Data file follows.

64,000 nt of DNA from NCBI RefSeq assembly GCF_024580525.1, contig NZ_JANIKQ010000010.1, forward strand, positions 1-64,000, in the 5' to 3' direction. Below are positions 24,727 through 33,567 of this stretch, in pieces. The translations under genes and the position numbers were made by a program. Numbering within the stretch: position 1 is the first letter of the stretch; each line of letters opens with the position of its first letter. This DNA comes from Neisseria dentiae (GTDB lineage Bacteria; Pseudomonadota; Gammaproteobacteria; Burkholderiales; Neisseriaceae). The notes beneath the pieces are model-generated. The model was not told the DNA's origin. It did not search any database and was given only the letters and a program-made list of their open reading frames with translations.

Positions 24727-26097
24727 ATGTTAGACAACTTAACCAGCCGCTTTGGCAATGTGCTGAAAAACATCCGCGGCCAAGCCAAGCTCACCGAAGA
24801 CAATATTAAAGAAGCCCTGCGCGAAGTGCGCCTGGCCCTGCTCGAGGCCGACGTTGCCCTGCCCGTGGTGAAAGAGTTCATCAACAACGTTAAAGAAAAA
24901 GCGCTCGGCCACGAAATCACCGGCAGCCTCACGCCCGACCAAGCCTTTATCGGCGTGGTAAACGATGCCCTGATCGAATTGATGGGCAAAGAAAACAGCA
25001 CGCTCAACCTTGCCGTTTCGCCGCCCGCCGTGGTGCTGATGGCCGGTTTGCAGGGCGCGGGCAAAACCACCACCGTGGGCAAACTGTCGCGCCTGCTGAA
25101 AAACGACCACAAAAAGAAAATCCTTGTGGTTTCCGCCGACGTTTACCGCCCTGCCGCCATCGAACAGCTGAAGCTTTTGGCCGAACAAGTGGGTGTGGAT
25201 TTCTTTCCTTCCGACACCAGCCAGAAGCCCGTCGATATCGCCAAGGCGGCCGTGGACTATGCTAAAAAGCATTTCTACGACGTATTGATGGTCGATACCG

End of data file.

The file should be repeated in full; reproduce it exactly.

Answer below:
64,000 nt of DNA from NCBI RefSeq assembly GCF_024580525.1, contig NZ_JANIKQ010000010.1, forward strand, positions 1-64,000, in the 5' to 3' direction. Below are positions 24,727 through 33,567 of this stretch, in pieces. The translations under genes and the position numbers were made by a program. Numbering within the stretch: position 1 is the first letter of the stretch; each line of letters opens with the position of its first letter. This DNA comes from Neisseria dentiae (GTDB lineage Bacteria; Pseudomonadota; Gammaproteobacteria; Burkholderiales; Neisseriaceae). The notes beneath the pieces are model-generated. The model was not told the DNA's origin. It did not search any database and was given only the letters and a program-made list of their open reading frames with translations.

Positions 24727-26097
24727 ATGTTAGACAACTTAACCAGCCGCTTTGGCAATGTGCTGAAAAACATCCGCGGCCAAGCCAAGCTCACCGAAGA
24801 CAATATTAAAGAAGCCCTGCGCGAAGTGCGCCTGGCCCTGCTCGAGGCCGACGTTGCCCTGCCCGTGGTGAAAGAGTTCATCAACAACGTTAAAGAAAAA
24901 GCGCTCGGCCACGAAATCACCGGCAGCCTCACGCCCGACCAAGCCTTTATCGGCGTGGTAAACGATGCCCTGATCGAATTGATGGGCAAAGAAAACAGCA
25001 CGCTCAACCTTGCCGTTTCGCCGCCCGCCGTGGTGCTGATGGCCGGTTTGCAGGGCGCGGGCAAAACCACCACCGTGGGCAAACTGTCGCGCCTGCTGAA
25101 AAACGACCACAAAAAGAAAATCCTTGTGGTTTCCGCCGACGTTTACCGCCCTGCCGCCATCGAACAGCTGAAGCTTTTGGCCGAACAAGTGGGTGTGGAT
25201 TTCTTTCCTTCCGACACCAGCCAGAAGCCCGTCGATATCGCCAAGGCGGCCGTGGACTATGCTAAAAAGCATTTCTACGACGTATTGATGGTCGATACCG